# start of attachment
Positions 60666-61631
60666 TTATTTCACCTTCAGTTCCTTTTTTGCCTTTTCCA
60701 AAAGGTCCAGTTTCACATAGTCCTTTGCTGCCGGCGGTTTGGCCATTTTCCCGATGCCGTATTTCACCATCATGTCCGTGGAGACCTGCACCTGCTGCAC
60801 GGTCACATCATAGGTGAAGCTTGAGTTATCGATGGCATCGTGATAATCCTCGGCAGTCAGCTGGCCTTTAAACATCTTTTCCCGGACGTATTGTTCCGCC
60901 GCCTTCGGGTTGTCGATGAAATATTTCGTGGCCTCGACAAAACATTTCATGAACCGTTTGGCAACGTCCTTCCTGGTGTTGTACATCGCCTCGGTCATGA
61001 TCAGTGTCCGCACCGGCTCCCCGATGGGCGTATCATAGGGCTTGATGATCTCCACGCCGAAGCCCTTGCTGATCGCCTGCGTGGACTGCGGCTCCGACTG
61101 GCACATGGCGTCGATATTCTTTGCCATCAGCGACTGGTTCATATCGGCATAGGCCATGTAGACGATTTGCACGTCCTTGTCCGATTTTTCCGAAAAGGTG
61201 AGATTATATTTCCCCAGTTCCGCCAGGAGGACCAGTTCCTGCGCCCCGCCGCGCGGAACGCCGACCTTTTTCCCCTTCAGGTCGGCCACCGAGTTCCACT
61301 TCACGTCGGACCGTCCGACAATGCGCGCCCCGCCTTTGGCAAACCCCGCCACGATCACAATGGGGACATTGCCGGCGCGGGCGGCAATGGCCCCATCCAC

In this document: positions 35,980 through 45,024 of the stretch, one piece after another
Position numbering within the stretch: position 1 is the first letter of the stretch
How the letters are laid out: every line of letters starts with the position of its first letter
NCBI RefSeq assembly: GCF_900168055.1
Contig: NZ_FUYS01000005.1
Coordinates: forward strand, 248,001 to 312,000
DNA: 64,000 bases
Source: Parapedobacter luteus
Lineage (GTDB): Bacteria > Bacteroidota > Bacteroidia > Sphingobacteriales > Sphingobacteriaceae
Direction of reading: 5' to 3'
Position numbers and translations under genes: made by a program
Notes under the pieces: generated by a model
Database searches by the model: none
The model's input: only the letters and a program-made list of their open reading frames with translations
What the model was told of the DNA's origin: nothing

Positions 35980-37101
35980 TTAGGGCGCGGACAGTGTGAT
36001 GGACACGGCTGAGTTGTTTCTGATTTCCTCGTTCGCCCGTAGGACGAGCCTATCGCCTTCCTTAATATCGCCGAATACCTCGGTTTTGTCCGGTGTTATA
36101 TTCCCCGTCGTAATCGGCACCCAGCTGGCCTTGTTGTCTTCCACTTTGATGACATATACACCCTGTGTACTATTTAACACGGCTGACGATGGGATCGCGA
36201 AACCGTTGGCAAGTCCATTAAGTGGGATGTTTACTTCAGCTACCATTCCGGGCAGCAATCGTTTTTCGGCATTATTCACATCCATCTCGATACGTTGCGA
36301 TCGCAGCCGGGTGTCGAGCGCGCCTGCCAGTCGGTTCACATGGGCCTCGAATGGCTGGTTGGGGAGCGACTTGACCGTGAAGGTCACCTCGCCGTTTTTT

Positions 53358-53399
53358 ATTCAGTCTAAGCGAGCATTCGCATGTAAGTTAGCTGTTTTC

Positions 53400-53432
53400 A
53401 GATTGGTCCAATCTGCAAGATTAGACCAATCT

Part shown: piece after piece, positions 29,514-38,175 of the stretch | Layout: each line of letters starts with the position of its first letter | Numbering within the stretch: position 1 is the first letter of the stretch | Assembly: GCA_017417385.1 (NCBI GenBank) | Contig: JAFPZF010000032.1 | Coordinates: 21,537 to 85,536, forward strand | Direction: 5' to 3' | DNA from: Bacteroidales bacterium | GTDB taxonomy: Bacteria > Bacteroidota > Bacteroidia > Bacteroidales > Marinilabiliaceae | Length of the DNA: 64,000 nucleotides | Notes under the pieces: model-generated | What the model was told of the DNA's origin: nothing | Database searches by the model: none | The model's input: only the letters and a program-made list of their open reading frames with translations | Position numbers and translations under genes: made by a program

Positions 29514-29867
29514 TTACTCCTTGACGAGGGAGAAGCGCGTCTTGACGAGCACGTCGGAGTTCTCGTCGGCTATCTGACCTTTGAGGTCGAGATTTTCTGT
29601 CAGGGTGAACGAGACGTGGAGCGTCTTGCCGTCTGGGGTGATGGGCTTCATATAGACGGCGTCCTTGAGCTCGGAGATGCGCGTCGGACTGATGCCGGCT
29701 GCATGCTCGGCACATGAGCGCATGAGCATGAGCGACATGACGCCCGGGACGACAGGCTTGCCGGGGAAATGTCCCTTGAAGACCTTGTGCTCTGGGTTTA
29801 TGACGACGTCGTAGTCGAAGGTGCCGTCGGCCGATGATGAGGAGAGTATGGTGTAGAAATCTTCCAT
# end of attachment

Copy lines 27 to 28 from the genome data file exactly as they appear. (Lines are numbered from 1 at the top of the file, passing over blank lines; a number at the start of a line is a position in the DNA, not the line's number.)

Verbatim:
36001 GGACACGGCTGAGTTGTTTCTGATTTCCTCGTTCGCCCGTAGGACGAGCCTATCGCCTTCCTTAATATCGCCGAATACCTCGGTTTTGTCCGGTGTTATA
36101 TTCCCCGTCGTAATCGGCACCCAGCTGGCCTTGTTGTCTTCCACTTTGATGACATATACACCCTGTGTACTATTTAACACGGCTGACGATGGGATCGCGA